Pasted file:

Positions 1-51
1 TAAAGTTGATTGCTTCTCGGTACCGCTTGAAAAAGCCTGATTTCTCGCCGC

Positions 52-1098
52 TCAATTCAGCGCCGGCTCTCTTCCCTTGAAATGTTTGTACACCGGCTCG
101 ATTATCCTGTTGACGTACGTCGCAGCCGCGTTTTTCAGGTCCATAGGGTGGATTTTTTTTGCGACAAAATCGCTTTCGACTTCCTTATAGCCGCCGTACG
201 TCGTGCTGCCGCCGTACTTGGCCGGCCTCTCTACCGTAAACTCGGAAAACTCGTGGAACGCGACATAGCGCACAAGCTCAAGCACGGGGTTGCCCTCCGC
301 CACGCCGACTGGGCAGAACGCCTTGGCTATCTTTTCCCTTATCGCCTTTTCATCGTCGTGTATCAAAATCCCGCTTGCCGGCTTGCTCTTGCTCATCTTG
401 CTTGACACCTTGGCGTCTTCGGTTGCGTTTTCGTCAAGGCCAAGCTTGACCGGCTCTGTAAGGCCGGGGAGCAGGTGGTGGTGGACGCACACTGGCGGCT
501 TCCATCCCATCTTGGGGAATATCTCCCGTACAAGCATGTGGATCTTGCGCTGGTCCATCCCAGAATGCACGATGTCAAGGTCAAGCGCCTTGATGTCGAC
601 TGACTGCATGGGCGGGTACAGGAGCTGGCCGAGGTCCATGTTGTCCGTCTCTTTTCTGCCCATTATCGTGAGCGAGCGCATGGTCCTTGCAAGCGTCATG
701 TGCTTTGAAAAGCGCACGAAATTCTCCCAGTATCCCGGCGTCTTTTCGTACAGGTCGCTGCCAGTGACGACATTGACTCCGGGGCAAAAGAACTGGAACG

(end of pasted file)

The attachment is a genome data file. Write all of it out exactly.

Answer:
Positions 1-51
1 TAAAGTTGATTGCTTCTCGGTACCGCTTGAAAAAGCCTGATTTCTCGCCGC

Positions 52-1098
52 TCAATTCAGCGCCGGCTCTCTTCCCTTGAAATGTTTGTACACCGGCTCG
101 ATTATCCTGTTGACGTACGTCGCAGCCGCGTTTTTCAGGTCCATAGGGTGGATTTTTTTTGCGACAAAATCGCTTTCGACTTCCTTATAGCCGCCGTACG
201 TCGTGCTGCCGCCGTACTTGGCCGGCCTCTCTACCGTAAACTCGGAAAACTCGTGGAACGCGACATAGCGCACAAGCTCAAGCACGGGGTTGCCCTCCGC
301 CACGCCGACTGGGCAGAACGCCTTGGCTATCTTTTCCCTTATCGCCTTTTCATCGTCGTGTATCAAAATCCCGCTTGCCGGCTTGCTCTTGCTCATCTTG
401 CTTGACACCTTGGCGTCTTCGGTTGCGTTTTCGTCAAGGCCAAGCTTGACCGGCTCTGTAAGGCCGGGGAGCAGGTGGTGGTGGACGCACACTGGCGGCT
501 TCCATCCCATCTTGGGGAATATCTCCCGTACAAGCATGTGGATCTTGCGCTGGTCCATCCCAGAATGCACGATGTCAAGGTCAAGCGCCTTGATGTCGAC
601 TGACTGCATGGGCGGGTACAGGAGCTGGCCGAGGTCCATGTTGTCCGTCTCTTTTCTGCCCATTATCGTGAGCGAGCGCATGGTCCTTGCAAGCGTCATG
701 TGCTTTGAAAAGCGCACGAAATTCTCCCAGTATCCCGGCGTCTTTTCGTACAGGTCGCTGCCAGTGACGACATTGACTCCGGGGCAAAAGAACTGGAACG